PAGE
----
Contributed by Morris Thomas, EO South Florida member, founder and president Thomas Service Company A solution-based logistics and supply chain service company.
Are entrepreneurs born or nurtured? When I look at my path to entrepreneurship, I suspect it’s both, or at least in my case. This is the story of how I run my own company.
Back in the early 1990s, I was the married father of two very young children and worked as an investment banker in a small boutique company. The owner and CEO of our company is a very experienced businessman—a true entrepreneur in every way. I used to work in some of the largest companies in the world and obtained an MBA degree from a prestigious university. I don’t know what I signed up for, but it didn’t take long for me to realize that working there is the best major that determines my life. Our approach is small and very entrepreneurial. I was asked to learn quickly, and I was given more responsibility before I showed my ability to deal with them.
My first entrepreneurial opportunity
One day in early 1993, I had lunch with one of our clients, who was also a true entrepreneur. He began to describe his recent business acquisition-suddenly! ——The conversation turned into a discussion around my opportunity to start a business, aiming to provide services for his new business. A few months later, I became the owner of a small business with only three employees. In this way, my entrepreneurial journey began.
The scale of this new business is not large enough to support my “luxury” lifestyle (i.e. paying mortgages and raising a family). This is just a profitable side business, which has been so for many years, and I continue to work full-time as an investment banker.
I often find myself dreaming about winning new contracts, expanding operations and turning my little chores into a full-time business. However, for many years, this is still just a dream. It is obvious to me that to make my “fantasy” a reality, I will have to quit my job and jump in with my feet. This is something I cannot bear the burden of a young family.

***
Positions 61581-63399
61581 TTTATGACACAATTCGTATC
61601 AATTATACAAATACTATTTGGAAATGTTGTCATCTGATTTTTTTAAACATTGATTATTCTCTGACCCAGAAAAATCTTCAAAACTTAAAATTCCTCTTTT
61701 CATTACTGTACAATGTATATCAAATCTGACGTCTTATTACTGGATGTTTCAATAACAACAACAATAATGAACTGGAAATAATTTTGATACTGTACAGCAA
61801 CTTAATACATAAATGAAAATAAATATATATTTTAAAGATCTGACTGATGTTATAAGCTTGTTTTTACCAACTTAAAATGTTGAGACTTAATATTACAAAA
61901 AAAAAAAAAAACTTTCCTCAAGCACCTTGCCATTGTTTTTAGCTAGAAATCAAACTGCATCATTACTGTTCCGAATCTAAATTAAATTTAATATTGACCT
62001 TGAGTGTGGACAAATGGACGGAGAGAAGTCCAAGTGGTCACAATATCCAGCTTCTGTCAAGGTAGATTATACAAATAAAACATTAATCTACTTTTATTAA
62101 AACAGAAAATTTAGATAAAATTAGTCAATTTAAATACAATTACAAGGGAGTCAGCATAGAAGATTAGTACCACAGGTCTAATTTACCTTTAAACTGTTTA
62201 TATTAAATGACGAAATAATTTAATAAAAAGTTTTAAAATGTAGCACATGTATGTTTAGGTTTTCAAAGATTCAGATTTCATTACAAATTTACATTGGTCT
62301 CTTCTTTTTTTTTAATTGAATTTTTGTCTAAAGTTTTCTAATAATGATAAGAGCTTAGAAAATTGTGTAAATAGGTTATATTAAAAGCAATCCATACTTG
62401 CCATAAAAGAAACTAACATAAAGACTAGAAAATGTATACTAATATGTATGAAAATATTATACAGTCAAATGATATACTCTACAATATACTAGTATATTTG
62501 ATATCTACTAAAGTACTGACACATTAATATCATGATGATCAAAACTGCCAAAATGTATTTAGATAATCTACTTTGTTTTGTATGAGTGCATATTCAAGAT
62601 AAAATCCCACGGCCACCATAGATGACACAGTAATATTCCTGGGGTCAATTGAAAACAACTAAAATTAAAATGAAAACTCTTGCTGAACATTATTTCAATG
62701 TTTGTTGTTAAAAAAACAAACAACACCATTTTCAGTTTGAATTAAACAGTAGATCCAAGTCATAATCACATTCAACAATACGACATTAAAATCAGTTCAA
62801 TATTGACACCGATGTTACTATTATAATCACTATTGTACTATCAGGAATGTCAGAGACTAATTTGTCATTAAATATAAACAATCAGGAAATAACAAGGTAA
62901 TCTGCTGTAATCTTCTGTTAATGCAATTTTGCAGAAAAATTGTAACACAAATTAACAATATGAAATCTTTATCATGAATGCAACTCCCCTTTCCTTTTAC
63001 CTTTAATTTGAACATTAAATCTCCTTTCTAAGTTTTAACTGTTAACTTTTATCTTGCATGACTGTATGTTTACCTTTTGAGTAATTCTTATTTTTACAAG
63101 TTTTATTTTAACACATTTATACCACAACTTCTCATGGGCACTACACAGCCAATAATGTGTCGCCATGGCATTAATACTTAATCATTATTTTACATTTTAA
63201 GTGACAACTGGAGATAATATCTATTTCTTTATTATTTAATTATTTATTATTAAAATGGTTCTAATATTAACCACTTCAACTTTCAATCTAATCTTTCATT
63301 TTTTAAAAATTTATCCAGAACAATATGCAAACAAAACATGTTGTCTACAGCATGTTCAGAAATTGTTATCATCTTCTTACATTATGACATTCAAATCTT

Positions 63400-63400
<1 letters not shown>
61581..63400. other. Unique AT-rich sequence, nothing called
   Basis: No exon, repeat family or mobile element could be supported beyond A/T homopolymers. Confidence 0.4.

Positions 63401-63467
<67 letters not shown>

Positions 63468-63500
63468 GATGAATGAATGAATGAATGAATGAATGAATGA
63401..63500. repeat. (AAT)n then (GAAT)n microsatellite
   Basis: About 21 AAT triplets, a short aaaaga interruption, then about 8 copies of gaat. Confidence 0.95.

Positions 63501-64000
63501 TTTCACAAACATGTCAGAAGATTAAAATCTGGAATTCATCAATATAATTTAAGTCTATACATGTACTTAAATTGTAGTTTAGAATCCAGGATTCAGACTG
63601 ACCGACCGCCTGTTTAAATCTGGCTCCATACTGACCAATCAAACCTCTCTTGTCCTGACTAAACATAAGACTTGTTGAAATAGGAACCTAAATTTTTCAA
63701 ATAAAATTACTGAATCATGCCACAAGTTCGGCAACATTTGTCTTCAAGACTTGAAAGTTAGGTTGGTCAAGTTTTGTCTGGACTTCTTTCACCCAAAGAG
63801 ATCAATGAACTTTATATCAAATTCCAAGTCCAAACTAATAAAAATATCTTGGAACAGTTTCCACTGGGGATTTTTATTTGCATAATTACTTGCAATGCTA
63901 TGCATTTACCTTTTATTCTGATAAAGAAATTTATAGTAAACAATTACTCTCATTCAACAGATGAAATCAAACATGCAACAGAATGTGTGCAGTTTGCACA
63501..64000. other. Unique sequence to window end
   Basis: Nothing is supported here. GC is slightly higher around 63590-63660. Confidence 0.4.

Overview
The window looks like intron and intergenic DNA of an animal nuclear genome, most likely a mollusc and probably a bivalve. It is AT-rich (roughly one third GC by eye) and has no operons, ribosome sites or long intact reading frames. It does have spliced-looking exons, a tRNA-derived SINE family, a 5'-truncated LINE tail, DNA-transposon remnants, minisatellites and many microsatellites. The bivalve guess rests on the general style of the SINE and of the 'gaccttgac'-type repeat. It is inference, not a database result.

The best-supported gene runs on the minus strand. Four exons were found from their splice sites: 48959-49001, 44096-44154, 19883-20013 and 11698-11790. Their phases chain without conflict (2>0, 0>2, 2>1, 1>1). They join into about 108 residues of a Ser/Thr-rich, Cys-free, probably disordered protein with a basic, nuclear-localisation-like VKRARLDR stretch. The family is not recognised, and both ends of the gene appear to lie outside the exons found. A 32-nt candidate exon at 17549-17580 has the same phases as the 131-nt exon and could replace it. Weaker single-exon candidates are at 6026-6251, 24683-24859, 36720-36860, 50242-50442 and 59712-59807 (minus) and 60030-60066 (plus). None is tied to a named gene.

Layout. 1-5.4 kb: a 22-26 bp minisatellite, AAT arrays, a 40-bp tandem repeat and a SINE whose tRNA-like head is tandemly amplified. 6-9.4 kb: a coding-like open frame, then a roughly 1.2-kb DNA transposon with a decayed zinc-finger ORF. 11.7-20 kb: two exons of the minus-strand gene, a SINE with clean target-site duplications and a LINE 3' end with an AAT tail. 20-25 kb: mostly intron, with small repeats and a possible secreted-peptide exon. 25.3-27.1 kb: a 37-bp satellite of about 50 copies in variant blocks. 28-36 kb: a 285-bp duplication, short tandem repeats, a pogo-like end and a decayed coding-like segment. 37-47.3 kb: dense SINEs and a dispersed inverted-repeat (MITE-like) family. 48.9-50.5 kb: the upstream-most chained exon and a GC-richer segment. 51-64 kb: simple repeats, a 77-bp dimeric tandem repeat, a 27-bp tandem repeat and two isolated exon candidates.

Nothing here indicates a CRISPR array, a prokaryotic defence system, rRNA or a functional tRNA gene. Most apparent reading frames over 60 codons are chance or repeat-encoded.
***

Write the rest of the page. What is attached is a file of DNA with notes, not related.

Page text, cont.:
Take a chance
Fifteen years later, as the divorced father of two teenagers, I found a window of opportunity. I analyzed my financial situation and calculated how much time I need to “make some hay” before my personal finances collapse. Soon after completing this exercise, I quit my job and devoted my full-time energy to developing my 15-year-old side job.
Three months after the start of my new life as an entrepreneur, we lost the largest of only three business contracts-and the time I had to “make hay” was reduced by 50%. Suddenly, I was faced with the most difficult decision: I could go back to the world of working for others, or continue to challenge to do important things in a short period of time.
I decided to roll the dice, apply for a second mortgage for my family, and go bankrupt. For many nights, after a day of hard work but never moved the needle, I questioned whether I was doing the right thing. I keep coming back to the same answer: yes!
A few months later, on a business development conference call and literally “tracking” the business prospects, I stumbled upon an opportunity to change the trajectory of my small company.
I pursued this deal relentlessly, and less than a year later, I ran a 55-employee business in a niche area in the gaming technology service area. We have established a first-class service team and impressive operating infrastructure, all of which are based on vision and core concepts, which continue to be my guiding light in all business and personal affairs.
Nine years after that rapid rise, our client lost a big contract-we established the same contract for the entire business operation. Because market forces are far beyond our control, we are forced to carry out large-scale layoffs. Once again, my business life has undergone major changes.
This time, I found that I was very close to the retirement age, which can be said to be retired. However, because I found that I have a real passion and strong confidence in entrepreneurship, I decided that I was not ready to give in. So, now, in addition to designing a strategy to revitalize the 28-year-old company I started from scratch, I’m still thinking about “acquisition and entrepreneurship”, and I’m currently evaluating the prospects of buying and establishing another existing company.
In this way, the journey continues. Along the way, I have learned valuable lessons that may benefit others who want to know if they are ready to start a business.
4 Entrepreneurship experience and lessons
- Expect the unexpected. Before things become easier, things may become more difficult. Be prepared for the unexpected challenges you will inevitably face.
- Confidence is absolutely key. You must believe that no one is more worthy of “gambling” than you.
- See who you are. Be strict and honest with yourself. Conduct a personal SWOT analysis (strengths, weaknesses, opportunities, threats) and keep the results in mind.
- The benefits are worth it. Entrepreneurship is a unique and incredibly satisfying path to personal growth, leadership development, personal financial gain, and many other valuable life achievements.